Celebrating In Music And Song


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Students will examine the verses to the popular 18th-century song Yankee Doodle and create their own verses in a song writing challenge.

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Celebrating In Music And Song

  1. 1. This activity challenges your students to write new verses for the popular 18th-century song, Yankee Doodle. Background Think of the role music plays in our lives. We listen to music for fun. Music can help us learn new lessons. Music is used in special ceremonies. We hear hymns in church. Schools, colleges, and universities have their own special songs. Whenever the President of the United States appears at a state function, the band plays “Hail to the Chief.” Two hundred years ago, many, many songs were written to celebrate George Washington. One of the most popular songs in the 18th century was called Yankee Doodle Dandy. Although it was originally a British song, it became a popular American marching song. Look at the verses on the next page. These were some of the popular verses during the American Revolution. There are a number of web sites you can visit for more information on 18th-century music including: www.earlyamerica.com/music www.contemplator.com/america www.18thcenturymusic.com Getting Started Brainstorm with your students the different kinds of music they hear on a daily basis. Do they associate different music with different places? For example, what types of music do they hear at sporting events? In church? At school? How many different kinds of radio stations can they identify? What does that tell them about music today? Tell them that in the 17th-, 18th-, and 19th centuries, the same popular tunes were used over and over with different lyrics. Defining the 18th-century Working in groups or individually, ask your students to read the lyrics to Yankee Doodle and write down words or phrases that are unfamiliar to them. Discuss, look up and define those words as a class and replace them with a modern word or phrase with the same meaning. Celebrating in Music and Song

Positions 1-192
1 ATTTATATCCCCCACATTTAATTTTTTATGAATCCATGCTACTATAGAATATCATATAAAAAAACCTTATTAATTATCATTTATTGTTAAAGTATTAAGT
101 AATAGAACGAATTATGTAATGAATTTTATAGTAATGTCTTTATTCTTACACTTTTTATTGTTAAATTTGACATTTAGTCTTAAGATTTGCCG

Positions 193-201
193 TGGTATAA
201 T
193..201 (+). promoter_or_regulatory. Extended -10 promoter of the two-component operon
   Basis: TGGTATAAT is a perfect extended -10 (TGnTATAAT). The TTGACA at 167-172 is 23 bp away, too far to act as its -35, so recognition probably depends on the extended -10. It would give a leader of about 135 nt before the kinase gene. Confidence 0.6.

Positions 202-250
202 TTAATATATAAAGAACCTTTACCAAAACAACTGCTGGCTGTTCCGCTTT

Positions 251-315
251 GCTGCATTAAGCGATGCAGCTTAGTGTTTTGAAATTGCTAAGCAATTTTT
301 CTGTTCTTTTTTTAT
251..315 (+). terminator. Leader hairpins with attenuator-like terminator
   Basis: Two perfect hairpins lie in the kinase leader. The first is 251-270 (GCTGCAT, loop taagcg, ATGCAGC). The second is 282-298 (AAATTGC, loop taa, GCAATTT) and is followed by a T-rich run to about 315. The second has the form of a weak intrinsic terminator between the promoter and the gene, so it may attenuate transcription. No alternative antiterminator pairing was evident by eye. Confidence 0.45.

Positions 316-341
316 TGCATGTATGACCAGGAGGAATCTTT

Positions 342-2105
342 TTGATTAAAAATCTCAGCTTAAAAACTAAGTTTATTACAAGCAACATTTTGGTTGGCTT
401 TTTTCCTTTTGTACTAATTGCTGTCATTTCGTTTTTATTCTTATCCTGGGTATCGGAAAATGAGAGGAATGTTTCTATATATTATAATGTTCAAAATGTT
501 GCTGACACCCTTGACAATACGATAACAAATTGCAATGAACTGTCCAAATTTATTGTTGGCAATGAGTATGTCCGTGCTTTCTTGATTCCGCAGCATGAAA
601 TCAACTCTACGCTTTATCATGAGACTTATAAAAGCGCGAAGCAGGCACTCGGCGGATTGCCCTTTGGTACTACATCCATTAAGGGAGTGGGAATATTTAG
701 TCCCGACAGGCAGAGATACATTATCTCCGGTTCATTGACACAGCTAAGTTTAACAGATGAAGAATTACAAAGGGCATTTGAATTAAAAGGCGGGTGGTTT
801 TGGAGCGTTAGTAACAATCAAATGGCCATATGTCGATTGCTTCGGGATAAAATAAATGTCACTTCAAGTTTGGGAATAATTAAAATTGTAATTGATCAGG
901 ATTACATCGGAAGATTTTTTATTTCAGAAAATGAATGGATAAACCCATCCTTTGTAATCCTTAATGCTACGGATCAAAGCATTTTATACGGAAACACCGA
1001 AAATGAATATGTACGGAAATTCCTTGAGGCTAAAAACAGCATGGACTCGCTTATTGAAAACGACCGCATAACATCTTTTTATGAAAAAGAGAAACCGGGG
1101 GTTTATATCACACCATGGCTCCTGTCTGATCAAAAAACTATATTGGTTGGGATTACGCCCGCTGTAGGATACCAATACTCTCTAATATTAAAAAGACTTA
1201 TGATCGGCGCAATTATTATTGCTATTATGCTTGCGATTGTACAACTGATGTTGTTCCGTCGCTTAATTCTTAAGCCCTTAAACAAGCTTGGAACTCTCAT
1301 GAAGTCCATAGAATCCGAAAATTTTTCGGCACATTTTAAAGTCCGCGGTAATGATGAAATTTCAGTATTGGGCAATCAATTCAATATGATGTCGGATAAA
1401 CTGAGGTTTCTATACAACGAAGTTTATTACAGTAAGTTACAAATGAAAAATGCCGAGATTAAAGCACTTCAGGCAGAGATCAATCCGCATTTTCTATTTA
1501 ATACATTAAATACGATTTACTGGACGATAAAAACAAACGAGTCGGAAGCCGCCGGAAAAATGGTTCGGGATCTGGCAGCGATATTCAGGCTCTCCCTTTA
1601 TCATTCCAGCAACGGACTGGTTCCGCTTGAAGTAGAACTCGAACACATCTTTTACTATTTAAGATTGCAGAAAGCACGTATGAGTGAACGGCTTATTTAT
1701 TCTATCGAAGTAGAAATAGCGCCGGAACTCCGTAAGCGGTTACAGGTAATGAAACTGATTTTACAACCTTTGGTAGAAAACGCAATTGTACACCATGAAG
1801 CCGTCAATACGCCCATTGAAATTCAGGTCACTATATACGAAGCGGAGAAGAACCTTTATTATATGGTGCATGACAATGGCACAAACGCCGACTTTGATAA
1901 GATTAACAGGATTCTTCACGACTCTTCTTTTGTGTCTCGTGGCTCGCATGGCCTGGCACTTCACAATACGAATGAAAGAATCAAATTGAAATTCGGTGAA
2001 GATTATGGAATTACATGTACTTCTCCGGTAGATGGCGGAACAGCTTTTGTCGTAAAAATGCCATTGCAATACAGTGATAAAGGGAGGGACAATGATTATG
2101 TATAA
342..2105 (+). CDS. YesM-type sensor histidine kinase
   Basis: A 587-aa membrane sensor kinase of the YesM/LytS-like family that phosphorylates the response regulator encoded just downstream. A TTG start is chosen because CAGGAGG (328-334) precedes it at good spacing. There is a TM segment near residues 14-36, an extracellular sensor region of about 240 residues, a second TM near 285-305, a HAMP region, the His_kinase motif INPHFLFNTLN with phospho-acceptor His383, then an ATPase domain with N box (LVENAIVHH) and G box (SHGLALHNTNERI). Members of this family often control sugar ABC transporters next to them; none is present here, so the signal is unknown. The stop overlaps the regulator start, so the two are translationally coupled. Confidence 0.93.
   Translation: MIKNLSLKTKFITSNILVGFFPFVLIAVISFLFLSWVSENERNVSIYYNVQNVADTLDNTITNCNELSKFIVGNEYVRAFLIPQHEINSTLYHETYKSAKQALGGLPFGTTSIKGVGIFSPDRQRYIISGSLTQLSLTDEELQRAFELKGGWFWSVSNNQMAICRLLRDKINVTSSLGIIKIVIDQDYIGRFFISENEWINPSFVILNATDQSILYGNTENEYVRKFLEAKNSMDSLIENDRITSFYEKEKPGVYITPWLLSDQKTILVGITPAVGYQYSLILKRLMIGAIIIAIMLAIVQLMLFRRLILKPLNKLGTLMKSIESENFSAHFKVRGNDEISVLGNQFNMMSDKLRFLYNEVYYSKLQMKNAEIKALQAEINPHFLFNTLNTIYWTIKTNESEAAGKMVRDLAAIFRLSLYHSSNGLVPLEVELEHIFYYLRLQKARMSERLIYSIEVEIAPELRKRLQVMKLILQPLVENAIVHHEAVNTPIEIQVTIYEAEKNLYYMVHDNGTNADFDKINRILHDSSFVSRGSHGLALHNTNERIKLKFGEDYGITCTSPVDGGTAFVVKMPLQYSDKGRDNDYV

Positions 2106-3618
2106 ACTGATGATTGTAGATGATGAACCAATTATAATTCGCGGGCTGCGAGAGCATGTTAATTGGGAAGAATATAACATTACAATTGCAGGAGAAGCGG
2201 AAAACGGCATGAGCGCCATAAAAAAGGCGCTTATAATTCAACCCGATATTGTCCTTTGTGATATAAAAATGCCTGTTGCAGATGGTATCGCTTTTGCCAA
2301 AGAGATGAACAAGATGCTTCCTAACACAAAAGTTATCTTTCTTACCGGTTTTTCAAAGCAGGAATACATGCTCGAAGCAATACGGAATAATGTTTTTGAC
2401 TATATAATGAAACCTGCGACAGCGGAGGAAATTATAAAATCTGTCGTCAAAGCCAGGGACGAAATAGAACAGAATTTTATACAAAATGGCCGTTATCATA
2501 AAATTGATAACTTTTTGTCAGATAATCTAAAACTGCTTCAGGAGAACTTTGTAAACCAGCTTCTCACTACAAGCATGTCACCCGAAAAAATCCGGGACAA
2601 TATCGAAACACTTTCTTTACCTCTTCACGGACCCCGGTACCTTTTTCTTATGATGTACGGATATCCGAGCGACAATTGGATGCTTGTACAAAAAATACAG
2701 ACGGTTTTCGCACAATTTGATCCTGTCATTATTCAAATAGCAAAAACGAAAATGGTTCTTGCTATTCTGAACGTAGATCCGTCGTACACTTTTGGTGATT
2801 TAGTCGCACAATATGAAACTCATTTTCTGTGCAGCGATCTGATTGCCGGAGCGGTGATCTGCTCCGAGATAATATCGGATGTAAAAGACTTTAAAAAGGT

2. 2. Yankee Doodle Dandy Yankee Doodle went to town A-riding on a pony Stuck a feather in his hat And called it macaroni Father and I went down to camp Then I saw a swamping gun Along with Captain Gooding As large as logs of Maple And there we saw the men and boys Upon a very little cart As thick as hasty pudding A load for Fathers cattle Yankee Doodle keep it up Yankee Doodle keep it up Yankee Doodle Dandy, Yankee Doodle Dandy, Mind the music and the step, Mind the music and the step, And with the girls by handy And with the girls by handy There was Captain Washington Every time they shot it off Upon a slapping Stallion It took a keg of powder A-giving orders to his men- Made a noise like Father’s gun There must have been a million Only a nation louder Yankee Doodle keep it up Yankee Doodle keep it up Yankee Doodle Dandy, Yankee Doodle Dandy, Mind the music and the step, Mind the music and the step, And with the girls by handy And with the girls by handy
  3. 3. Song Writing Challenge Working either individually or in groups, assign your students to write at least two new verses to Yankee Doodle that tell us about George Washington’s life and accomplishments. Students can, if they choose, write a new chorus, or keep the original 18th-century version. OR Break your class into groups. Assign each group a specific period of George Washington’s life: Boyhood, French and Indian War, Farmer, Commander in Chief, President of the Constitutional Convention, and President. Each group will write a new four-line verse for Yankee Doodle describing Washington in the role/career their group has been assigned. Ask each group, in chronological order of Washington’s accomplishments, to sing their verse and describe how it tells about George Washington’s accomplishments. Celebrating George Washington in Music and Song Invite each class who has composed a George Washington version of Yankee Doodle to sing at your school’s Dedication Ceremony outlined in the George Washington Celebration Week activity set. Classes can send their songs to education@mountvernon.org to be shared on the Mount Vernon for Teachers Facebook Page